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Complementary and alternative medicine use of women with breast cancer: self-help CAM attracts other women than guided CAM therapies

Deborah N N Lo-Fo-Wong, Adelita V Ranchor, Hanneke C J M de Haes, Mirjam A G Sprangers, Inge Henselmans
Patient Education and Counseling 2012, 89 (3): 529-36
22464017

OBJECTIVE: Examine stability of use of complementary and alternative medicine (CAM) of breast cancer patients, reasons for CAM use, and sociodemographic, clinical, and psychological predictors of CAM use.

METHODS: CAM use was assessed after adjuvant therapy and six months later. Following the CAM Healthcare Model, CAM use was divided into use of provider-directed (guided) and self-directed (self-help) CAM. Stability and reasons for CAM use were examined with McNemar's tests and descriptive statistics. Cross-sectional and longitudinal associations between predictors and CAM use were examined with univariate and multivariate logistical analyses.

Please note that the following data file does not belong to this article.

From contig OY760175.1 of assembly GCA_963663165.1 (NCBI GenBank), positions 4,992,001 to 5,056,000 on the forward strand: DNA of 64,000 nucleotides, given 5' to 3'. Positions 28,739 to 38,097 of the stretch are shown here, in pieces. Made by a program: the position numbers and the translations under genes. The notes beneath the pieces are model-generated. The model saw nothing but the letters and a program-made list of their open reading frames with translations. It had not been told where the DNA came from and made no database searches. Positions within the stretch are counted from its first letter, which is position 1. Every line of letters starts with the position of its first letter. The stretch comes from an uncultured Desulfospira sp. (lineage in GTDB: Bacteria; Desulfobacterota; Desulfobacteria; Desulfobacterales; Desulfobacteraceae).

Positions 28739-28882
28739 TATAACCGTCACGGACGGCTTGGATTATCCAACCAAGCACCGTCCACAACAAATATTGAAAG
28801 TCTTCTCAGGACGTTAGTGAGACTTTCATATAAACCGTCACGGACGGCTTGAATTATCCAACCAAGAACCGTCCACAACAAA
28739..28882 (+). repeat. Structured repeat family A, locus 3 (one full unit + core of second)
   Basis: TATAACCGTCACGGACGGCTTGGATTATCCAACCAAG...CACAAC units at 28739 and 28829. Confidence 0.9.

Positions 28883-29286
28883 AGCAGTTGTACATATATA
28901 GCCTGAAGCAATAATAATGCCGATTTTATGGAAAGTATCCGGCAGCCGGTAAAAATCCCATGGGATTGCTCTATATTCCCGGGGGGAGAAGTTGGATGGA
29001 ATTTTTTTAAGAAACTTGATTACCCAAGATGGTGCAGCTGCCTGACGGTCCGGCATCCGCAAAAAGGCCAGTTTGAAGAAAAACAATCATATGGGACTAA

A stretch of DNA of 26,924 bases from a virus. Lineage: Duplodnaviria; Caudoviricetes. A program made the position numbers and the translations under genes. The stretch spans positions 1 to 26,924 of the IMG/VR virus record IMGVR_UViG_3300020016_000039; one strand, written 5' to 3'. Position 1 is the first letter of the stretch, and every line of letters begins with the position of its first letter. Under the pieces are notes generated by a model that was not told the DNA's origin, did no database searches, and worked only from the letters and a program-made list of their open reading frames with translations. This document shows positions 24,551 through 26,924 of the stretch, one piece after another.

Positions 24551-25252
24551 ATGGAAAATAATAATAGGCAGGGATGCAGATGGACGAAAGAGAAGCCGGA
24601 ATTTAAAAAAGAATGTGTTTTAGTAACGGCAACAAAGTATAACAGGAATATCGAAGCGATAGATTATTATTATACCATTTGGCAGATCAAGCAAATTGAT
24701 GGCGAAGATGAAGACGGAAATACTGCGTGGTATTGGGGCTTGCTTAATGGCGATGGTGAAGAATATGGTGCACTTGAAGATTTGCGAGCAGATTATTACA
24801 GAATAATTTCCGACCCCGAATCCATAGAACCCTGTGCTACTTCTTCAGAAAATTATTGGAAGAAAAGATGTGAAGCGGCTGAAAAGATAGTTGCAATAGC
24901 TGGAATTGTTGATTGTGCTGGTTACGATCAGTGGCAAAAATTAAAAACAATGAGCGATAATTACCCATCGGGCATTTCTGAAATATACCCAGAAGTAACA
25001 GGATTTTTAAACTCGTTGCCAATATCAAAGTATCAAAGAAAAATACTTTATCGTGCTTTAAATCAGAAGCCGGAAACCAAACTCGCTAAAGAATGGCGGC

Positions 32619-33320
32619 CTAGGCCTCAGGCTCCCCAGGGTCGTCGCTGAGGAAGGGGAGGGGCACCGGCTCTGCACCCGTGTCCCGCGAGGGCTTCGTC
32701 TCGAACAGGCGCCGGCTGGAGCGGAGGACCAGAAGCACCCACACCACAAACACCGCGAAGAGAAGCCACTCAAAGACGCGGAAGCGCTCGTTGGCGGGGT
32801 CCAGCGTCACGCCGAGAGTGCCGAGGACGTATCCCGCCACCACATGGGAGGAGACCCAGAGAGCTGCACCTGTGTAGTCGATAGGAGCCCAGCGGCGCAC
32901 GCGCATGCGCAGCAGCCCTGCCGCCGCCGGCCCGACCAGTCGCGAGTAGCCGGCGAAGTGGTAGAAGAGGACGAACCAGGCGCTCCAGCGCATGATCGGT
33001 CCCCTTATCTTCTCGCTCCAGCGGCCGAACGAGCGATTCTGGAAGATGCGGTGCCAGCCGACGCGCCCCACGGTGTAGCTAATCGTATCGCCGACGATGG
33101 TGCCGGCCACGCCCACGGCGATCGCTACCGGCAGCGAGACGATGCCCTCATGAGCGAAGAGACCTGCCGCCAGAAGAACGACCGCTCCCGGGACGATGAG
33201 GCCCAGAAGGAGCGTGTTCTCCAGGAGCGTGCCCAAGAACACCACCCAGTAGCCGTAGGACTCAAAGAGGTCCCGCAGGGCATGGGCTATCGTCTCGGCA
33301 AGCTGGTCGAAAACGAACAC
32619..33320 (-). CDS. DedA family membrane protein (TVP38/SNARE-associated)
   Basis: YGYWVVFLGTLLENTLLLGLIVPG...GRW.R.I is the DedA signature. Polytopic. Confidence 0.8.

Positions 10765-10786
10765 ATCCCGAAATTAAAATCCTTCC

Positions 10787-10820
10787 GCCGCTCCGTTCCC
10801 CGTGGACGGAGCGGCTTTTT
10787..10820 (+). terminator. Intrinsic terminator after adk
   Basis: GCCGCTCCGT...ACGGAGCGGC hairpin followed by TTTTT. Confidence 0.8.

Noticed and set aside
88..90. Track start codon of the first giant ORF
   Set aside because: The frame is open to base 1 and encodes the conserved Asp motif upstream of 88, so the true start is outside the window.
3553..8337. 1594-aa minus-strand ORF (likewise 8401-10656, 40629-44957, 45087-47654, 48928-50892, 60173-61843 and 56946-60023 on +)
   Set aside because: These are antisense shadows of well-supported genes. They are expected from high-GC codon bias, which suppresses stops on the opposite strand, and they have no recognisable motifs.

RESULTS: Use of provider-directed and self-directed CAM was stable over time (N=176). Self-directed CAM was more often used to influence the course of cancer than provider-directed CAM. Both were used to influence well-being. Openness to experience predicted use of provider-directed CAM, while clinical distress predicted use of self-directed CAM, after adjusting for other predictors. Perceived control did not predict CAM use.

CONCLUSION: CAM use is stable over time. It is meaningful to distinguish provider-directed from self-directed CAM.

PRACTICE IMPLICATIONS: Providers are advised to plan a 'CAM-talk' before adjuvant therapy, and discuss patients' expectations about influence of CAM on the course of cancer. Distressed patients most likely need information about self-directed CAM.

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